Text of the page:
Ultrarunning Destination Wear
On a recent trip to Maribor, Slovenia I got caught in a cold rain with the sun going down and had to dig into my running backpack to get out a dry shirt. Fortunately, I only had to use my extra running gear to get warm and dry, but it gave me comfort knowing that I another layer of protection if it was necessary.
You may have seen the advertisements for the only shirt you need for a month-long trip. If not, the manufacturers claim that with just one Merino wool shirt you can work out, travel, and have dinner at a fine restaurant in just this one shirt. I think they are stretching the truth, but they have a point since I’ve found Merino wool is a versatile component of my clothing for an ultrarunning destination weekend.
On my running trips I either wear my running clothes, if I’m starting straight after landing at the airport, or I go with my Merino wool pants and shirt if traveling the night before my run. Either way, I want my clothes to serve two purposes since on most trips I’m carrying everything for the weekend in my running backpack.
I created my go to non-running outfit out of the following pieces:
I like the SmartWool brand because of their extra padding and I’ve found them to be durable in the wash. These wool socks are especially helpful since if your shoes got wet during the run, they keep your feet from being clammy dressed for dinner.
Makers and Riders has durable Merino wool pants. I believe they are the only manufacturer of such a versatile wool pant. Not only do I use them for my running weekends, but they are my go to pants for international redeye (overnight) flights because of their comfort. In addition to comfort, they wear well, so still look great going straight into the office from the plane if need be.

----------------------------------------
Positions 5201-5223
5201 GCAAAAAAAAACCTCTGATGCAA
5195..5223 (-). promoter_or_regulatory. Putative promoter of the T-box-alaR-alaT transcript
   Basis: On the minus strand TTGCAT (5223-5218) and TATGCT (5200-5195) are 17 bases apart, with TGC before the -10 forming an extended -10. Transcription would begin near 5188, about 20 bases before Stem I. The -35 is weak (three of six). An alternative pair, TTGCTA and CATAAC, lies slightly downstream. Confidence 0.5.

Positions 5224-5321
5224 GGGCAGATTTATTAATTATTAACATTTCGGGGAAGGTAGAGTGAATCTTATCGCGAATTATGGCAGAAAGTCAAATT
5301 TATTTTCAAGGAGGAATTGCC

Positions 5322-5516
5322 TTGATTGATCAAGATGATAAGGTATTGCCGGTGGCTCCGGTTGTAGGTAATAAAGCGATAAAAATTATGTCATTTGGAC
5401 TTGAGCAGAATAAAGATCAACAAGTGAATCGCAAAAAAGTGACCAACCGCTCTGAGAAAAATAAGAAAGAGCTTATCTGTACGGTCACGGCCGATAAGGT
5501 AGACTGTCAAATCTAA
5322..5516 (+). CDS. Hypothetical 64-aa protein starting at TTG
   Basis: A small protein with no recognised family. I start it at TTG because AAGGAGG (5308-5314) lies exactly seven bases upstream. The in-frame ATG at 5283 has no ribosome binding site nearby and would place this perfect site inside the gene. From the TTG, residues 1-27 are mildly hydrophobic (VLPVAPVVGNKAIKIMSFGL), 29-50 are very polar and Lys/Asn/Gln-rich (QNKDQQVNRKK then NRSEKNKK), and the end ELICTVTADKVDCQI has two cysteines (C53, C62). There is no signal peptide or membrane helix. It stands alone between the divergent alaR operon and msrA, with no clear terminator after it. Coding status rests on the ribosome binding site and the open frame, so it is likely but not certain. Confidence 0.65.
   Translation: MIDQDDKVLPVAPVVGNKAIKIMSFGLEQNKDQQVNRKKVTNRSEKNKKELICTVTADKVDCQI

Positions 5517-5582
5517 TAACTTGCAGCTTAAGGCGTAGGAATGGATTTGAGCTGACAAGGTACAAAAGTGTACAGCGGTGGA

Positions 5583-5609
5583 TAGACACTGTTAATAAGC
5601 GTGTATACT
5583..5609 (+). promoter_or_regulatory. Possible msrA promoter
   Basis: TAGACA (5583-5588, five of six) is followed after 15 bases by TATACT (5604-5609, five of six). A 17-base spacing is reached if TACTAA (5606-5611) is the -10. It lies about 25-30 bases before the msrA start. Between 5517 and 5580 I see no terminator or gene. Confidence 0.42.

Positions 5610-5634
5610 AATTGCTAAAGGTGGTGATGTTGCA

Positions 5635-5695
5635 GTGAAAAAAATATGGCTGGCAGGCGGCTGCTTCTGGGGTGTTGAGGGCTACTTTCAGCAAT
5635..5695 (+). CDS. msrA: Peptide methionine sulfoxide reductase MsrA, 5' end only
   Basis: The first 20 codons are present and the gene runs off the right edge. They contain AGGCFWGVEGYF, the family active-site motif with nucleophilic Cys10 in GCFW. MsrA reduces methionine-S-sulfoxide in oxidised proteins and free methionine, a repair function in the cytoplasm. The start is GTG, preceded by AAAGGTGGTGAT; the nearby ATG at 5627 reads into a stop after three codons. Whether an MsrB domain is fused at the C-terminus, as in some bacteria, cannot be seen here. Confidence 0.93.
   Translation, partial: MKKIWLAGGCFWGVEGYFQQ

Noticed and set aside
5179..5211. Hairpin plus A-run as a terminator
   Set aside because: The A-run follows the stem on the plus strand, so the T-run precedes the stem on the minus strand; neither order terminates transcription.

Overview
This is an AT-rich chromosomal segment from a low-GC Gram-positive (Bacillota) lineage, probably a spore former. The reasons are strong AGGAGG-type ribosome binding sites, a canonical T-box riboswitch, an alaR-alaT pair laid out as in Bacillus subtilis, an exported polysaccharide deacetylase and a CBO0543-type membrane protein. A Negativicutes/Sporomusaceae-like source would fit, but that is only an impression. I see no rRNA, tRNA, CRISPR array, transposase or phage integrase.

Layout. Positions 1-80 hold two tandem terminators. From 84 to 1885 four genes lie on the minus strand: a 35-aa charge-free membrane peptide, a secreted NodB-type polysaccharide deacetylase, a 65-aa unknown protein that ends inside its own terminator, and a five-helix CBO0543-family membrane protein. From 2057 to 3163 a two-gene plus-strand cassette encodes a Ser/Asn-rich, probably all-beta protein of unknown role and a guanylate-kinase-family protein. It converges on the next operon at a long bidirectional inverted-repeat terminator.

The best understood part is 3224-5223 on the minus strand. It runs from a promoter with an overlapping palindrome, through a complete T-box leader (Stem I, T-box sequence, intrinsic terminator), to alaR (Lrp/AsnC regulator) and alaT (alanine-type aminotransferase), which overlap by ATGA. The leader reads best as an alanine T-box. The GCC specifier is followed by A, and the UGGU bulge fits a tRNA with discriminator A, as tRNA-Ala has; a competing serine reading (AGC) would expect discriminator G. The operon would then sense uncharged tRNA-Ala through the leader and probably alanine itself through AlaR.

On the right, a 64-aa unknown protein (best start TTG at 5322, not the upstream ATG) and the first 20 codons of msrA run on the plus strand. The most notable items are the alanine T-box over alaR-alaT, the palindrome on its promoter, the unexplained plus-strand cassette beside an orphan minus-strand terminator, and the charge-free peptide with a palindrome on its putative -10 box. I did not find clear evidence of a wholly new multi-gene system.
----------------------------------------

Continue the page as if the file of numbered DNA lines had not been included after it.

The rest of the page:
The Antoni Tee mercerized Merino wool shirt from Taylor Stich’s sub-brand Civic has an athletic fit and style that works in many situations. I prefer the blue, but it also comes in other colors to fit your style.
Civic makes form fitting boxers that pair well with the pants. These are easy to wash, just wring them out then dry over night.
Long Sleeve Shirt
If it’s cold and I need a layer I can wear out for dinner then I take the Civic Merino Jack. It’s dressier and also layers well over the tee so is good to go for any restaurant choice after your long run.
I mentioned above I chose these Merino wool pieces for two purposes. From my descriptions it may be clear that their casual style works for many occasions but they also resist odors, are easy to clean in the hotel sink, and dry quickly. Important attributes since I’ll wear this outfit 2-3 times over my running weekend.
The other reasons I like Merino wool is that its lightweight, packs tight in my Sea to Summit bags and is my last line of defense if I need an extra layer of warmth if things go wrong on a run. I always carry an extra set of running clothes since I typically run both days of my trip, but also in case I need a dry pair of clothes mid run. And if things really go bad, say sprain an ankle outside of cell range, and I have to spend a night in the woods, the Merino wool clothing makes an excellent additional layer to put on.
I’ve read before the comment that wool is “warm when wet”. If I’ve got a wet layer, whether synthetics or Marino wool, under my rain proof jacket and am moving at a good speed then I’m warm. However, I’ve found no matter the material, if you stop you will get unbearably cold if you still have a wet under-layer. If it’s cool out and might rain, then I also carry a lightweight fleece jacket. The fleece sheds water much more quickly and I find it insulates better than anything else because of its thick pile.
Whether you are running solo as I do on many of my trips, or running with friends, if you are in a remote area you need to be able to self rescue. This means having enough clothes to spend a night on the trail or keep warm if slowed to a walking pace. Since I carry everything on the run, I need each piece of clothing to serve multiple purposes. I find the combination of clothes I use lets me be comfortable while traveling and exploring a town, but also gives me extra protection if necessary on the trail. I encourage you to test your own combinations before getting out on a run to know how your gear performs in a worst-case scenario.